Without bolstering increased resilience that would allow Los Angeles to rebuild quickly, especially in the face of a cascade of events, the City is at significant risk. 

Costs of emergencies can’t be budgeted like the purchase of library books and can’t be adjusted to fit what is allotted. They don’t fit into line items such are assigned to City Council operations. They are emergencies and de facto NOT predictable. 

Due to the existential budget crunch now facing the City due to budget-busting spending on what was not allotted for on union raises and a big drop in projected income, considerable cuts are anticipated for most departments. 

But the bigger picture issues are those city-busting events enumerated above. The ones that occur once in a generation or every few hundred years. 

The City Council cannot continue to bury its collective head under the Hollywood sign and hope these events only happen in movies. Because not only do they happen, climate change and political unrest is making sure they happen more frequently and with greater impact.

Los Angeles is a nexus for multiple threats; and the number and severity keep accelerating. 

If the City refuses to adequately fund the EMD so it can effectively address not just one but multiple simultaneous emergencies – think about the costs to the City if it doesn't. 

The Mayor’s rumored approach to the budget challenges she is facing is to refrain from filling existing vacancies which would be a disaster for a department that has yet to recover from the double whammy of Covid cuts and the previous administration’s early retirement incentives.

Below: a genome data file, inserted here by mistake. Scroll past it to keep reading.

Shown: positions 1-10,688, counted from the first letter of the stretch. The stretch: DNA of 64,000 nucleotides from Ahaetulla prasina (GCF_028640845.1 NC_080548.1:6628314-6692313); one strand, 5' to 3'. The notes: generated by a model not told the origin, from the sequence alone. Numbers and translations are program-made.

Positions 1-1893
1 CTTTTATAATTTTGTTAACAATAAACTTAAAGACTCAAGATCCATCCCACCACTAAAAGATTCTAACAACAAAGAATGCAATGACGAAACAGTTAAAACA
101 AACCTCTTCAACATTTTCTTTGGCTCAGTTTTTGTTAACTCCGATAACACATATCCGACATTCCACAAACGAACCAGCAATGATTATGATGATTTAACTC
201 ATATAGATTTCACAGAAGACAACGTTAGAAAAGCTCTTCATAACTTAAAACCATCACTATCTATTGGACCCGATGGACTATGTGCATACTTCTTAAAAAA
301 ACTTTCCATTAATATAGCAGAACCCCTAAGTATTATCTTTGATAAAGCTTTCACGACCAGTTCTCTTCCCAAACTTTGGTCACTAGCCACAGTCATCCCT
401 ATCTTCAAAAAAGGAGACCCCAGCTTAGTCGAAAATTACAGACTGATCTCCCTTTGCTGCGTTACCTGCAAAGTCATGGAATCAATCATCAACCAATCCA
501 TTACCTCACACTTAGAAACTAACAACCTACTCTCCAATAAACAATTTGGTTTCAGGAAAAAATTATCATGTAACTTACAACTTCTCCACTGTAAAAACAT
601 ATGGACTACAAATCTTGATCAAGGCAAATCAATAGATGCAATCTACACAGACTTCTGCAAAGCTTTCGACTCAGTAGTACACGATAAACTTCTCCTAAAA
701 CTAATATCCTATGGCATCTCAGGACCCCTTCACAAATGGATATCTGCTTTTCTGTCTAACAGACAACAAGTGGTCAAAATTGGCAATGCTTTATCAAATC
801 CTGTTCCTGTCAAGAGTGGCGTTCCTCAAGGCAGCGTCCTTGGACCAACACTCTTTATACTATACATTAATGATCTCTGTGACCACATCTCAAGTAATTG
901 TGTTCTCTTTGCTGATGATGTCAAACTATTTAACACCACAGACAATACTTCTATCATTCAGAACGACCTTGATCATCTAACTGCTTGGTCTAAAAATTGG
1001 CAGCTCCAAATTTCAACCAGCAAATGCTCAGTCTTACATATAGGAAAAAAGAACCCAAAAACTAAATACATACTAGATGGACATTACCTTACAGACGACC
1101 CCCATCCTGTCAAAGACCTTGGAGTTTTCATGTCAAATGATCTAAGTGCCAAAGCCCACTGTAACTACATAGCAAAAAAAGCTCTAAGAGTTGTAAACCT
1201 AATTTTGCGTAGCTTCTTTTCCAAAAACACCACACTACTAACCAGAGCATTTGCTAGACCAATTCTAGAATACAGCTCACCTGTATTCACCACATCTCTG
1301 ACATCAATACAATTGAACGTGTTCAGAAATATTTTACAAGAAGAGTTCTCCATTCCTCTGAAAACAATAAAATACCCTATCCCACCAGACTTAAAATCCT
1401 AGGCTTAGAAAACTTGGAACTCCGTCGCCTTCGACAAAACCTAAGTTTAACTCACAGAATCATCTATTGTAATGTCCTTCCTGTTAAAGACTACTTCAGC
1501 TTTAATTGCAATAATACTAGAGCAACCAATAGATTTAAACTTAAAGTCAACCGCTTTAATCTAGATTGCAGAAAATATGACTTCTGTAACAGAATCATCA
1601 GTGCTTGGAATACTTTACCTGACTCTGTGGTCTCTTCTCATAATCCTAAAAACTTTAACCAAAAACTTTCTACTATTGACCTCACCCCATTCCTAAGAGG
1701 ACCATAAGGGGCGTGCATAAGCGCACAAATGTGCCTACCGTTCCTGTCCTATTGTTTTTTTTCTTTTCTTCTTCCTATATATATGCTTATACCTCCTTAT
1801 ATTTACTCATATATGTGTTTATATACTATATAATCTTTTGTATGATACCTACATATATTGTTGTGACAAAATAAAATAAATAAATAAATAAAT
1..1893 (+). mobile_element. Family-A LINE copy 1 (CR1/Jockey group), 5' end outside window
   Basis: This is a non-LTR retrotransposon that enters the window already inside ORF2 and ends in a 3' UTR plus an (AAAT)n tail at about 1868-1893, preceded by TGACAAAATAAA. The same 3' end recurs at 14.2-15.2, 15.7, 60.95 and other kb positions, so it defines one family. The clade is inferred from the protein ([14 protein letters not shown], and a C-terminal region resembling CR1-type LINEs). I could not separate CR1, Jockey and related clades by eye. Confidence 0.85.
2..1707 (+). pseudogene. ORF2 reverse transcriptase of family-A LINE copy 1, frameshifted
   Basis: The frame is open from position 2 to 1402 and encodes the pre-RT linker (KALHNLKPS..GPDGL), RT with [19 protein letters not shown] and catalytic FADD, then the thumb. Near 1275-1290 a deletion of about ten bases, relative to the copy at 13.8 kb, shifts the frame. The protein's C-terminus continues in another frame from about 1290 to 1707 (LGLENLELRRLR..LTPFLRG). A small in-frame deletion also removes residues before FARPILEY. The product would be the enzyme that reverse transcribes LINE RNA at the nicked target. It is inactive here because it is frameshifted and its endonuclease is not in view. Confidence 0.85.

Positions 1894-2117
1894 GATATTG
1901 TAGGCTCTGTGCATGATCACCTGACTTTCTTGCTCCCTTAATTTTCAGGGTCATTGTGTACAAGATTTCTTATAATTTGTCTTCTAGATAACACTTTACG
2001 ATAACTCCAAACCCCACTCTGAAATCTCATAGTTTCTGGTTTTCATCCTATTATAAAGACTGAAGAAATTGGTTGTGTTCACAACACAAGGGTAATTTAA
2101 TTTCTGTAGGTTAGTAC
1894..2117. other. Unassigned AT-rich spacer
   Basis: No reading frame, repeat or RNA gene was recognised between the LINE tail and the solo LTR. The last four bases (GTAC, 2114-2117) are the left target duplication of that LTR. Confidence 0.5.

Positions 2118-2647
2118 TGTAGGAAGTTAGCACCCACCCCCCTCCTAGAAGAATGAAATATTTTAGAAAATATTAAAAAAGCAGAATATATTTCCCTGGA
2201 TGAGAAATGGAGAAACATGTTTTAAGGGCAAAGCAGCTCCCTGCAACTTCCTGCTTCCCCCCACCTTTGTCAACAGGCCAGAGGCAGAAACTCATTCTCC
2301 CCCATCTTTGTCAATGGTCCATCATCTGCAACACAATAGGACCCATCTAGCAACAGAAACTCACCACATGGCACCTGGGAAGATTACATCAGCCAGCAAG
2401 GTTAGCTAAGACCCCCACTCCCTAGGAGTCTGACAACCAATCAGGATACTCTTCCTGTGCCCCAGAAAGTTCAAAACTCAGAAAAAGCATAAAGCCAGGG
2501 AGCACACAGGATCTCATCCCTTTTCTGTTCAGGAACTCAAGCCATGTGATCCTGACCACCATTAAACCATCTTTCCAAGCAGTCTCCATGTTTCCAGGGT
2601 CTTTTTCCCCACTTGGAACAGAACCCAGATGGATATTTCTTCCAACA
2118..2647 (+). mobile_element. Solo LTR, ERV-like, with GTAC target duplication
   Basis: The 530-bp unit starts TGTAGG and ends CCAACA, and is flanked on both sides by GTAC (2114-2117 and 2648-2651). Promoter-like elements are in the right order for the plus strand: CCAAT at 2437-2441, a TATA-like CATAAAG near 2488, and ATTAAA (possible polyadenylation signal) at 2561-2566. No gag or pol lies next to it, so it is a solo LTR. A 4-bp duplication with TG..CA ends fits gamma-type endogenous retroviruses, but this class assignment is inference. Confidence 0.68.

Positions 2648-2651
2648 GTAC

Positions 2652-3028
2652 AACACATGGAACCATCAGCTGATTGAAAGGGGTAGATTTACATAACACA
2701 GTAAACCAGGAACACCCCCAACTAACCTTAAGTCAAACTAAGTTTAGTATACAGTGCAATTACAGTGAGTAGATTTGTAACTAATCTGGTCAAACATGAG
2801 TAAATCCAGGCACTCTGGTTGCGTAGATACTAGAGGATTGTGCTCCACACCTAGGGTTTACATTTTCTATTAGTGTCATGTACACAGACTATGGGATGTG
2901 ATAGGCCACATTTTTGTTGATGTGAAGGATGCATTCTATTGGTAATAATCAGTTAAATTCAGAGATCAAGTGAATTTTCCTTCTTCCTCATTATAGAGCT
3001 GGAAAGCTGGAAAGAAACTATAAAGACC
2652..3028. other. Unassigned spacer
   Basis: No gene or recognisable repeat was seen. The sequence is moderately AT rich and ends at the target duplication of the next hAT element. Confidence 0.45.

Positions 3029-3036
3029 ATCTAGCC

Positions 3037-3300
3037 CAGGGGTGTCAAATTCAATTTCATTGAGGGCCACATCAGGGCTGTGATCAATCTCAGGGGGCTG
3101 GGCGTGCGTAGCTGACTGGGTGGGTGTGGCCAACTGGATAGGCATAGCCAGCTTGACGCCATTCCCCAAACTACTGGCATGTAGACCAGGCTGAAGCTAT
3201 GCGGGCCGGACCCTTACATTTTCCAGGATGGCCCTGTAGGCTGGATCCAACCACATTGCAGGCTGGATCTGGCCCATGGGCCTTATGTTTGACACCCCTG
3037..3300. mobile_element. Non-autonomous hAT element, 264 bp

That is NOT insuring the City’s future physical safety and economic survival. 

The EMD is vital for ensuring the safety of the City’s inhabitants and infrastructure, and the continuation of the City’ industries and operations including its government and financial stability, following any natural or manmade disaster. 

The most pressing need for Los Angeles is to protect the City, its people and infrastructure, and its ability to function financially. 

To do so, the EMD requires sufficient funding to allow it to hire experts qualified to take on the challenges our City faces, both creatively and proactively, and lay out a credible way forward.

(Liz Amsden is a contributor to CityWatch and an activist from Northeast Los Angeles with opinions on much of what goes on in our lives. She has written extensively on the City's budget and services as well as her many other interests and passions.  In her real life she works on budgets for film and television where fiction can rarely be as strange as the truth of living in today's world.)